As a Catholic mom, I sometimes struggle to find a balance between the purely fun, secular aspects of holidays and the religious reasons for the seasons (to borrow a popular Christmas phrase). I don’t want my son to miss out on the things I enjoyed growing up, but I do want him to be able to find God in his daily life, and that includes holiday festivities. This may seem like an odd starting place for a cooking blog, but I’m about to arrive at the intersection of faith and food: Today’s recipe, soul cakes, is a reminder of the Catholic roots of trick-or-treat.
A link to the blog “Catholic Cuisine” appeared in my Facebook feed last week, and the title bragging about “the original Halloween treat” sucked me in. It turns out that children used to go door to door on Halloween and offer to pray for the souls of their neighbors’ deceased family members in exchange for soul cakes – the treat in trick-or-treat. You’ll find the original post and a recipe for soul cakes here. I decided this could be a great way to begin making the connection between our faith and Halloween for my son.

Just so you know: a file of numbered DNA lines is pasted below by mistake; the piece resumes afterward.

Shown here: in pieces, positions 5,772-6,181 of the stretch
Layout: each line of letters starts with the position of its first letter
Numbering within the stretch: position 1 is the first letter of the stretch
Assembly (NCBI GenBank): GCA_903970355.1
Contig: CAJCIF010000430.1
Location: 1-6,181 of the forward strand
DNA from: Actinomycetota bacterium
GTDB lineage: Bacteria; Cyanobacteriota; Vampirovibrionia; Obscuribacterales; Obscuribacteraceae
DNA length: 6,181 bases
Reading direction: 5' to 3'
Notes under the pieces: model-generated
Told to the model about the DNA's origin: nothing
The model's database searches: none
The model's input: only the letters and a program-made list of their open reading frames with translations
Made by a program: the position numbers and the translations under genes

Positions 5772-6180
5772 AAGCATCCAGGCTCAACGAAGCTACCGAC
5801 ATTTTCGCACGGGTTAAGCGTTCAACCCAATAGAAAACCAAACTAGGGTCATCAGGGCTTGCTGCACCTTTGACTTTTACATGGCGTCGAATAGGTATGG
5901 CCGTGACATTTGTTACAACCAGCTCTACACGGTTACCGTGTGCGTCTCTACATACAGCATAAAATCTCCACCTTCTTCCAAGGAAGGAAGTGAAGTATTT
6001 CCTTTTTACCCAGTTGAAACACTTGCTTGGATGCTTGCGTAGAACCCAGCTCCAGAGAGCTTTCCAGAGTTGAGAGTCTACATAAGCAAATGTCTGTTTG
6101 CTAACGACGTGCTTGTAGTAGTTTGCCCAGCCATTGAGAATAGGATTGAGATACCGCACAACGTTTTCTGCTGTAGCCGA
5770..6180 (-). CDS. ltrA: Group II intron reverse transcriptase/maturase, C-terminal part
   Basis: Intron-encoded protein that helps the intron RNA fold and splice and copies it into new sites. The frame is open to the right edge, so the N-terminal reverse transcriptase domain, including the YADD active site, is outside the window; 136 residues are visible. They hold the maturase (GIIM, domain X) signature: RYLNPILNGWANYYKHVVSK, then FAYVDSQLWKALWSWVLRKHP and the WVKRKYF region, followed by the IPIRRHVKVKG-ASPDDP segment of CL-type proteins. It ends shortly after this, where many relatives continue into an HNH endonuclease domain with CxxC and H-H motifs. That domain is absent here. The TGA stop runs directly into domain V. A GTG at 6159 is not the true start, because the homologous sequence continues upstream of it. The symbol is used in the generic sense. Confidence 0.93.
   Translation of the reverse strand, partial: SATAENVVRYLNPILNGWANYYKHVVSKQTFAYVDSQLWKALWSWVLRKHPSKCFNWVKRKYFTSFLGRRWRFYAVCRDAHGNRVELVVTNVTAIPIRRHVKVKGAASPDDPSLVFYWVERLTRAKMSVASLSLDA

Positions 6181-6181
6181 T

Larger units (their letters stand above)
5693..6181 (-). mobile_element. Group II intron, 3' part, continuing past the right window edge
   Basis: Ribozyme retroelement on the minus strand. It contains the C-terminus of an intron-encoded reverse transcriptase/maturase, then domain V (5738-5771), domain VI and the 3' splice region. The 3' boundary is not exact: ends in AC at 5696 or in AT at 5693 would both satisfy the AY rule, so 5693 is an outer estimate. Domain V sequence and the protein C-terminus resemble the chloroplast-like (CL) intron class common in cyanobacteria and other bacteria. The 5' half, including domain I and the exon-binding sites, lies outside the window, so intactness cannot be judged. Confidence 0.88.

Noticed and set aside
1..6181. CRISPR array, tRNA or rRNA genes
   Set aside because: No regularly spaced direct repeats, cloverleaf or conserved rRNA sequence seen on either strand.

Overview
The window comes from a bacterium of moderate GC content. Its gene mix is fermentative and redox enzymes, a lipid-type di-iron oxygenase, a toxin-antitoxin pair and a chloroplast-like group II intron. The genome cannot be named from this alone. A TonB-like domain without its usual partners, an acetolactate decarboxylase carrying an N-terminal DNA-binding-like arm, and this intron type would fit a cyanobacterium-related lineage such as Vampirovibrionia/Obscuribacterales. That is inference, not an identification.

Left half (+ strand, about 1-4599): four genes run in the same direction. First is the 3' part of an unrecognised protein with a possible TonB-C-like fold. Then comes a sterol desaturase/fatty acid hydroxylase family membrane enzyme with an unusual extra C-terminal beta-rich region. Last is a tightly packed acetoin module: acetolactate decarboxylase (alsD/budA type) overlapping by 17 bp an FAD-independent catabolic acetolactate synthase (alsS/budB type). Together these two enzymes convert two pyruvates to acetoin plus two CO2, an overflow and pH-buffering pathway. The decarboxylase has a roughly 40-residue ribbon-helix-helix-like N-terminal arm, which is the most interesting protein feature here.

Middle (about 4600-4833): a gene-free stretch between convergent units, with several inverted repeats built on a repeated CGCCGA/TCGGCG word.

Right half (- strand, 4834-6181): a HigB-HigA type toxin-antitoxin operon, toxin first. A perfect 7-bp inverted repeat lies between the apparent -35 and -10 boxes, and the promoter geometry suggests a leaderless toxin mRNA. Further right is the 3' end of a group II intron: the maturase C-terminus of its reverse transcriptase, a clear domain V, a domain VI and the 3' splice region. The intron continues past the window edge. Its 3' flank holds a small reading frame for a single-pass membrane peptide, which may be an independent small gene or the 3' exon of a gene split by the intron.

I made a few changes to the mix of spices the author used. I went with ¼ tsp nutmeg, 1 ½ tsp cinnamon, ¼ tsp ginger, and 1/8 tsp ground cloves. I also tossed a few of the cooled cookies at a time in powdered sugar instead of sprinkling them with powdered sugar; tossing added much needed sweetness and looked nicer for transport to and sharing with people who work at our church.
I also tried a few variations that were mentioned in the blog post. I made crosses on the top of a few cookies with either raisins or chocolate chips, but both toppings kept falling off the cookies. I quickly gave up on that idea. Using an egg wash might have helped, though I doubt the powdered sugar coating would have stuck.
Speaking of egg wash, my son was assisting with this recipe and decided our dish towel needed an egg wash. Before I could stop him, he started dipping it in the liquid ingredients… oh the adventures of having a pre-schooler in the kitchen. However, there was lots of measuring and dumping he could help with, as well as plenty of dough to roll and cut, so if you’d like to get your kids in the kitchen (and you have a little patience), this is a good recipe to try.
When it came time to taste the cookies, my reaction was mixed. The soul cakes ended up being a little dry, and lacking in sweetness despite the powdered sugar coating. They do pair well with hot tea or coffee, however. Next year, I think I’ll try combining a tried and true recipe for shortbread with this recipe for soul cakes. Hopefully the result will be a sweeter treat with a more pleasing texture.